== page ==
Following the conclusion of the selection process for the Carnegie Centenary Professorship nominations received in 2015, the Trust is delighted to announce that the following individuals have accepted Professorships. Ten nominations were submitted in July 2015 and the Trust was able to fund three Professorships. The successful nominees are:
Professor Claire Kramsch, Modern Languages and Education, UC Berkeley
Claire Kramsch is originally French, studied German at the Sorbonne and emigrated to the U.S. in 1963. After teaching German at M.I.T for 25 years, she moved to UC Berkeley, where she founded the Berkeley Language Center, a research and resource center for all foreign language teachers at Berkeley, and where she taught Applied Linguistics in the German department and in the Graduate School of Education. She is now Professor of the Graduate School. Her domain of research is second language acquisition, multilingualism and ecological approaches to the study of language and language use. She is the author of Context and Culture in Language Teaching (OUP 1993), Language and Culture (OUP 1998), The Multilingual Subject (OUP 2009), editor of Language Acquisition and Language Socialization: Ecological perspectives (Continuum 2002) and co-editor of The Multilingual Challenge (de Gruyter 2014). In 1998, she received the Goethe Medal from the Goethe Institute for building cross-cultural bridges between Germany and the U.S., and was twice awarded the Mildenberger Award from the Modern Language Association. She is past president of the American Association for Applied Linguistics (AAAL), past editor of the journal Applied Linguistics, and current president of the International Association of Applied Linguistics (AILA).
Professor Kramsch will be joining the University of Stirling in February 2017.
Professor Elizabeth Thompson, Medical Statistics, University of Washington
Elizabeth Thompson is Professor of Statistics, Biostatistics and of Genome Sciences at the University of Washington. She received her B.A. in mathematics and Ph.D. in mathematical statistics from Cambridge University, UK and then did postdoctoral work in the Department of Genetics, Stanford University, before taking up a faculty position at the University of Cambridge in 1976. She joined the Statistics Department, University of Washington in December 1985, and served as Chair 1989-1994, and again 2011-2014. Dr. Thompson's research is in the development of methods for model-based likelihood inference from genetic data, particularly from data observed on large and complex pedigree structures both of humans and of other species, and including inference of relationships among individuals and among populations. Dr.Thompson is a recipient of a D.Sc. degree from the University of Cambridge, the Jerome Sacks award for cross-disciplinary research from the National Institute for Statistical Science, the Weldon Prize for contributions to Biometric Science from Oxford University, and of a Guggenheim fellowship. She is currently President-elect of the International Biometric Society, an honorary fellow of Newnham College, Cambridge, an elected member of the International Statistical Institute, the American Academy of Arts and Sciences, and the US National Academy of Sciences.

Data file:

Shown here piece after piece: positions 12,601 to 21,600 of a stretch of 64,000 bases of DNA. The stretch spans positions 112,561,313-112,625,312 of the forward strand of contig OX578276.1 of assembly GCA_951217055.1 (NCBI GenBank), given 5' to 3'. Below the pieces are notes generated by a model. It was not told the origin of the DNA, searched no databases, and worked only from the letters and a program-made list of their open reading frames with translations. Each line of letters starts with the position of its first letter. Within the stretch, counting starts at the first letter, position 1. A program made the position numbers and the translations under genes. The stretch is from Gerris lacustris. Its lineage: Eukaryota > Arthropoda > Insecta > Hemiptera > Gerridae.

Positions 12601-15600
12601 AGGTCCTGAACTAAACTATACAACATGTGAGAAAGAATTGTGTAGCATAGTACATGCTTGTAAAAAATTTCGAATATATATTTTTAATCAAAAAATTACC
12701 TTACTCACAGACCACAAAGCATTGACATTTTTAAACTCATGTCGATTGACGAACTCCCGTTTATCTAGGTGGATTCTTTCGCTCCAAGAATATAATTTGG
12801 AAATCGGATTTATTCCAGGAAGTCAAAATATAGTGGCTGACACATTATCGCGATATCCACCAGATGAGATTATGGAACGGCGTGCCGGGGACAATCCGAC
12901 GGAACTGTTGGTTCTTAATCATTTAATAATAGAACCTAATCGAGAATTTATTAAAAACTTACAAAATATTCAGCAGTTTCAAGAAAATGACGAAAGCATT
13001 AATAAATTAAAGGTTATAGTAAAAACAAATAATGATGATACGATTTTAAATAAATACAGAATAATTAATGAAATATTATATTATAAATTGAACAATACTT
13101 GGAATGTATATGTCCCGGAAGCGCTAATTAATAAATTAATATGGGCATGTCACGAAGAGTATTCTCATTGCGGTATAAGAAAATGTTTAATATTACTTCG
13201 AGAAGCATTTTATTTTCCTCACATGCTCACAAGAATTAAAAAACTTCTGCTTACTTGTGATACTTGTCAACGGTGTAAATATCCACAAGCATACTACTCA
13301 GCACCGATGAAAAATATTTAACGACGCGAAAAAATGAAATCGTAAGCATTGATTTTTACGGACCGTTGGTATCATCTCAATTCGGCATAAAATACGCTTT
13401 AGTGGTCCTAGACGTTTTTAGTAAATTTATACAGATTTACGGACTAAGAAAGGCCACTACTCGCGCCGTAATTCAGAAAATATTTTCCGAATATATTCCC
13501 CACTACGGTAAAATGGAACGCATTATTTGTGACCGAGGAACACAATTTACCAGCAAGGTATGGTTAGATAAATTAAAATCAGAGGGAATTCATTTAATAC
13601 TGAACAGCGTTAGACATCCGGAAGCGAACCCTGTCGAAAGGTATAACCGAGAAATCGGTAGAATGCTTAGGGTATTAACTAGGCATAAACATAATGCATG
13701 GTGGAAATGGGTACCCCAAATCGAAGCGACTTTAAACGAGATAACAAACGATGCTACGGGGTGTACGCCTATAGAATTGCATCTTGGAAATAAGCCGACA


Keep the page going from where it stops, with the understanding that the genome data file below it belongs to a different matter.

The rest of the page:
Professor Thompson will be joining the University of St Andrews in January 2017.
Professor Cornelia M Weyand, Medicine, Stanford University
Professor Cornelia Weyand is an outstanding clinician, scientist, teacher and leader in biomedical research and is internationally recognised as a world leader in immunity, inflammation and its direct contribution to vascular disease.
Professor Cornelia Weyand is the Chief of the Division of Immunology and Rheumatology at Stanford University School of Medicine. Professor Weyand previously directed the Clinical Immunology and Immunotherapeutics Program in the Department of Medicine at the Mayo Clinic and held the David C. Lowance Chair in Medicine at Emory University. She has had a special interest in tissue-damaging immune responses in rheumatoid arthritis, atherosclerosis and large vessel vasculitis. She has established several preclinical models, including a chimera model in which human synovial tissue and human blood vessels are engrafted into immunodeficient mice. In these model systems, Professor Weyand’s research team has defined the role of T cells and dendritic cells in deviating from protective to destructive immunity. Over the last decade, she has focused on how the immune system remodels with ageing, how chronic disease ages the immune system, and how aged immune cells cause inflammation. More recently she has worked on the role of the immune system in vascular inflammation, and has identified and characterized immune cells that mediate vasculitis and has thereby defined the molecular underpinnings of the immuno-stromal interactions that cause arterial inflammation. This seminal work has opened the field and there is now extensive research on the immune system, inflammation and vascular disease.
Professor Weyand will be joining the University of Glasgow in February 2016.